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2019 Seven Troughs Wild Burro Gather
The gather began on Tuesday, June 4 and concluded on Tuesday, July 2; the numbers posted are as close of business on Tuesday, July 2.
Details of Gather
The Bureau of Land Management, Winnemucca District (WDO), Humboldt River Field Office will begin gather operations on or about June 1, 2019 and is expected to last approximately 45-days. The gather will be conducted by BLM staff using a bait and water trap method; no contracted helicopters will be used. The BLM plans to gather and remove up to 200 excess wild burros.
The BLM’s priority is to conduct safe, efficient, and successful wild burro gather operations while ensuring humane care and treatment of all animals. The BLM will use the best available science and handling practices for wild burros while meeting the overall gather goals and objectives in accordance with its Comprehensive Animal Welfare Policy. Because animals are reluctant to approach the trap site when there is too much activity, only essential gather operation personnel will be allowed at the trap site during gather operations.
Wild burros identified for removal will be transported to the Palomino Valley Center in Reno, Nev., where they will be checked by a veterinarian and prepared for the BLM’s Wild Horse and Burro Adoption and Sale Program. For information on how to bring home a wild horse or burro, visit www.blm.gov/whb.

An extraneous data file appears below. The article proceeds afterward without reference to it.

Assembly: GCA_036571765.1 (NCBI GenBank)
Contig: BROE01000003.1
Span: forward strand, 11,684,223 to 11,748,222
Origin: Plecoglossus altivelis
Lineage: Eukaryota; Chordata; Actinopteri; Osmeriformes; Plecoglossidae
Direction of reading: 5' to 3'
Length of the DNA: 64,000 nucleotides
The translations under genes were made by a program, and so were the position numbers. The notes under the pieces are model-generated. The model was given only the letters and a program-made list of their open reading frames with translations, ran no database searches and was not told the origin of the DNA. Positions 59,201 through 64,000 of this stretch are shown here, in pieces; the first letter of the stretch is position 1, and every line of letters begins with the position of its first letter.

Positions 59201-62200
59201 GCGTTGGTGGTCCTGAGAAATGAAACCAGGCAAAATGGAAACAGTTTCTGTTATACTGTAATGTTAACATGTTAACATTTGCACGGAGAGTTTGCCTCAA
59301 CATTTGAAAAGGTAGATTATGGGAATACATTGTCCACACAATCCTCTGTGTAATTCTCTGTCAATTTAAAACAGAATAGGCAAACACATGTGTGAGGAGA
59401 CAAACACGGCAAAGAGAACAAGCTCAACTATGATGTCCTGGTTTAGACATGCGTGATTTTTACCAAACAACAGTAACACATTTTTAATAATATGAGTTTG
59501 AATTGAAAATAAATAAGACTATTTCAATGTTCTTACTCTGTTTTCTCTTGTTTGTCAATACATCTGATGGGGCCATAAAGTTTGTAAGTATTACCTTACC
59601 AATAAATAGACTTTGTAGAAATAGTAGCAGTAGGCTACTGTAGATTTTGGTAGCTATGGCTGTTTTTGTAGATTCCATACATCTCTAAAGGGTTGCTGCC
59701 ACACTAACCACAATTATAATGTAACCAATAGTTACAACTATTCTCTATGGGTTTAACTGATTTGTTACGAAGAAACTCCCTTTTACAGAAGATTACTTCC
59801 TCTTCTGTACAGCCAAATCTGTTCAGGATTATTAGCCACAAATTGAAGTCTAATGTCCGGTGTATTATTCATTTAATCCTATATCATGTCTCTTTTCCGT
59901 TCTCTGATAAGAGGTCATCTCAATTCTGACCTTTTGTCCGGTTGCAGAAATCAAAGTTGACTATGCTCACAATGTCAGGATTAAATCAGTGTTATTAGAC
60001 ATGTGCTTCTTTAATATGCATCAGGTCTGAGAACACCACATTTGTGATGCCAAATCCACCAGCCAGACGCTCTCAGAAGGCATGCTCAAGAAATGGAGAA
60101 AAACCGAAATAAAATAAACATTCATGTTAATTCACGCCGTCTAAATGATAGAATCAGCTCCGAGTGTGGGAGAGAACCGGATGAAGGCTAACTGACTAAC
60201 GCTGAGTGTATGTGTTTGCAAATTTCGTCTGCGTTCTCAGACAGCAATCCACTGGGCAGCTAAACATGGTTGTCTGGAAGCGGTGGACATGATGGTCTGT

The population of wild burros in the area was estimated at 240 animals as of February 2019 – more than five times above the target population of 28-46 animals. Due to limited forage and water within the Seven Troughs herd management area, excess wild burros are now leaving public rangelands and crossing roadways in search of resources. Vehicle collisions with wild burros have occurred on Highway 399 and burros have been spotted on Highway 447 south of Empire, Nev. as well as within the town of Empire. Resource damage around the Porter Springs Recreation Management Area has also been attributed to the overpopulation of wild burros.
The Seven Troughs HMA is located in western Pershing County, approximately 75 miles northeast of Reno, Nevada, and is administered by the BLM Winnemucca District, Humboldt River Field Office. The HMA contains approximately 148,884 acres of unfenced public and private lands. The terrain in the area consists of north-south trending mountains separated by broad valleys. Elevations within the HMA range from 4,100 feet along the valley floor to 7,782. Burros within the HMA are the descendants of pack animals used by miners and sheep ranchers. The majority of the burros exhibit a gray color pattern, however pinto burros are also found in the area.